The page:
Tesla HVAC Units For Homes With Bioweapon Defense Would Benefit Help Areas Like Cancer Alley

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Nestled against the mighty Mississippi is the historic city of Baton Rouge, the capital of Louisiana. We have the tallest capitol building in the U.S., and, sadly, one of our governors was killed there. You can feel the history as you walk inside. The scenic views of the city against the river may seem like soothing, natural paradise, but if you take a deep breath, you’ll be choking on air that is some of the most polluted in the nation. This is why I think that homeowners here in my city would greatly benefit from an HVAC system made by Tesla.

View of the Mississippi River from the air. Photo by Johnna Crider.

Another idea, this one coming from me, is to create some type of solution with bioweapons defense for window air-conditioning units. I have two of these in my shotgun duplex apartment, which is not modernized nor wired for central air and heat. Many older homes in Louisiana are like mine — built during a time when electricity wasn’t so prevalent and the need was to withstand hurricanes and extremely hot temperatures.

Tesla’s mission is focused on accelerating our transition to sustainability, and part of this includes an advanced HVAC system in some of its vehicles. This system includes bioweapon defense — something that would have come in handy when the Exxon plant exploded back in 2020. (Yes, I say exploded because I heard the blast.) Although officials claim otherwise, other witnesses saw the fireball itself.

Baton Rouge’s Exxon Plant Produces 350 Pounds Of PM2 Per HOUR

The same plant, which is around five miles from my apartment, had an independent test conducted back in January 2020 by an engineering firm the company hired to demonstrate its regulatory compliance. That test found out that the emissions averaged around to 255 pounds per hour during the test — exceeding the Louisiana Department of Environmental Quality’s (LDEQ) limit of 234 pounds. It should be noted that this is one of the highest limits in the nation.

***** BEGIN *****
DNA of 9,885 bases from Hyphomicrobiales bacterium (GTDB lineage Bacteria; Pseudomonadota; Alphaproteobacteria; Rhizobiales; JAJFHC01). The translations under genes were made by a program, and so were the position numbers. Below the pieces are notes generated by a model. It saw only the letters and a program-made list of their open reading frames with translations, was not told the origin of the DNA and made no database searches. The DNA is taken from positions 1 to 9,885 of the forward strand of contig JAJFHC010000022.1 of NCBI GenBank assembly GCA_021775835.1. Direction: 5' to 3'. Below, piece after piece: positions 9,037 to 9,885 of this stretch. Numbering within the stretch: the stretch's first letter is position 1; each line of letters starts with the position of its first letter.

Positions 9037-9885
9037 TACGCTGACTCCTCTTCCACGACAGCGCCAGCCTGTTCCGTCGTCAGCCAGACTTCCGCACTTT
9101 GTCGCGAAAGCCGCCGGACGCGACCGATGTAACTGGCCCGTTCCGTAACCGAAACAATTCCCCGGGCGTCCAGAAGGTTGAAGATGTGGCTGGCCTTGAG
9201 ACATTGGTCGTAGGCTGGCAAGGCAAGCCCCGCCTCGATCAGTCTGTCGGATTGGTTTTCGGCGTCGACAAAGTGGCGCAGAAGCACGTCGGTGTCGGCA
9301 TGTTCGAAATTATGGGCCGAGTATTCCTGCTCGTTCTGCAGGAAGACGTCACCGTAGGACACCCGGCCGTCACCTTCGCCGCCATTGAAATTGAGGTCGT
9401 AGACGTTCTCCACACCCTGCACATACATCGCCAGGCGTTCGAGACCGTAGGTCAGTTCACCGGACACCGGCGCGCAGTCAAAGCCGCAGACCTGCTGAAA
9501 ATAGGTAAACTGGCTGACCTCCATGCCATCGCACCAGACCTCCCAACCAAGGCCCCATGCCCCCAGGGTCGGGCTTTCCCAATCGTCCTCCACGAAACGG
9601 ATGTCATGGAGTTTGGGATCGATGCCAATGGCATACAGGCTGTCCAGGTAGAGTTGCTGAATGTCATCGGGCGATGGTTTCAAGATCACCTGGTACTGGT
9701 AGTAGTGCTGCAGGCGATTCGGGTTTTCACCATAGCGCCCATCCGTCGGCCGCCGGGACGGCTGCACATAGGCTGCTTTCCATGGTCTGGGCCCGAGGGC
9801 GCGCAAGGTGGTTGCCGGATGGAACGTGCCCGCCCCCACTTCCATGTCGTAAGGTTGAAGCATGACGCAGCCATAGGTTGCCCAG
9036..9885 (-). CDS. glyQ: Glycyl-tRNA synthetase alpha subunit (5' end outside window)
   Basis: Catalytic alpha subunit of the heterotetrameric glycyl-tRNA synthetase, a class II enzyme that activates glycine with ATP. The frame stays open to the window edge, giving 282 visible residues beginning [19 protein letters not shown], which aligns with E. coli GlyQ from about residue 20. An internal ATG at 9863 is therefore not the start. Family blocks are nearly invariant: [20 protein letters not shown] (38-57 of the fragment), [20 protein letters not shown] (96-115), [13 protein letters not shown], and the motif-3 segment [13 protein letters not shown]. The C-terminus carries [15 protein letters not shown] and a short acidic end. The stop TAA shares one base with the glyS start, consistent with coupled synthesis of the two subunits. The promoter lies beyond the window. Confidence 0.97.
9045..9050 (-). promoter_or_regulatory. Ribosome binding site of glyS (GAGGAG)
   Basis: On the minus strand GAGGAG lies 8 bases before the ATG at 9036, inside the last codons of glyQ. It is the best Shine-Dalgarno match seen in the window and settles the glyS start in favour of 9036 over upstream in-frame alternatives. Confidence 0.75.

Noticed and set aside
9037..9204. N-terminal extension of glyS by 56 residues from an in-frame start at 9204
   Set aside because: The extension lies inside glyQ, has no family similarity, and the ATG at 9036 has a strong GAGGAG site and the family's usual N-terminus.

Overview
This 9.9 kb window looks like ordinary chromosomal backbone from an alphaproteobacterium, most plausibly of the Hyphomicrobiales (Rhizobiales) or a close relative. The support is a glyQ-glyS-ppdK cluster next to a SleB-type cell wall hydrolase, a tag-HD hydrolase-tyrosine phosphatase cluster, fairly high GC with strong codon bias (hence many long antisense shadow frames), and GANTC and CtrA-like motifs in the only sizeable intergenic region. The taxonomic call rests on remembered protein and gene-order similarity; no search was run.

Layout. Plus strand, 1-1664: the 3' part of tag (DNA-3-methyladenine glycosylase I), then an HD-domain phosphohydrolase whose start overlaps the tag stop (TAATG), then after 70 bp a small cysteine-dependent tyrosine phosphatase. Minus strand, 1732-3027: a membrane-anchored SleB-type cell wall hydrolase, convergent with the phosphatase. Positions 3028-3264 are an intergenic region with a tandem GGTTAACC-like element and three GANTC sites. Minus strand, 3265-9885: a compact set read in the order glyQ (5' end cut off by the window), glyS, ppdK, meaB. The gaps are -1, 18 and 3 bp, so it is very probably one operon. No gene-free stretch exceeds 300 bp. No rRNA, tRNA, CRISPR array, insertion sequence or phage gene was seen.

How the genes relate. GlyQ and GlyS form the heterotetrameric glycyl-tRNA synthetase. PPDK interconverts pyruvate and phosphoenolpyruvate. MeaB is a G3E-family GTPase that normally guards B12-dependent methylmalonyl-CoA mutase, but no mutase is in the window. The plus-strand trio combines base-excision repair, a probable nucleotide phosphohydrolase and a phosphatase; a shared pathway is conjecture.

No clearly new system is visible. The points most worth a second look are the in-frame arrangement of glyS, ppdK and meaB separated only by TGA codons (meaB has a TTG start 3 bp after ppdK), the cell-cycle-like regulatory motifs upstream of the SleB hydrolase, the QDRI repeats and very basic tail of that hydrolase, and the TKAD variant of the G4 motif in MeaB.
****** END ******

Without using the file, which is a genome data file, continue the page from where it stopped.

Compared with other similarly sized refineries here in Louisiana, this is incredibly high. The other refineries have emissions limits closer to 50 pounds per hour. The reason why Exxon’s numbers were so high is due to the fact that it doesn’t want to spend the money needed to update two catalytic crackers. You can read more about this here.

Could Tesla Create An HVAC Unit For Homes?

Elon Musk has previously tweeted that he is thinking of upscaling Tesla’s HVAC system to a home system. I think this is necessary for the health of those of us living in areas that are highly polluted. Cancer Alley would definitely benefit, and if Tesla was to create such units, perhaps local, state, and federal governments would collaborate to have homes install these units for those living in low-income areas — areas such as St. Gabriel, which has a plant that violated the Clean Air Act in 2013.

There are several horror stories coming out of St. Gabriel, including that of Hazel Schexnayder, who witnessed her home transformed from plantations, cornfields, and Louisiana countryside into a multitude of towering chemical plants that began poisoning the residents. There are 30 large petrochemical plants within 10 miles of her home, with 13 being within a 3 mile radius. The nearest facility is the world’s largest manufacturer of polystryene — styrofoam.

The Most Toxic Air In America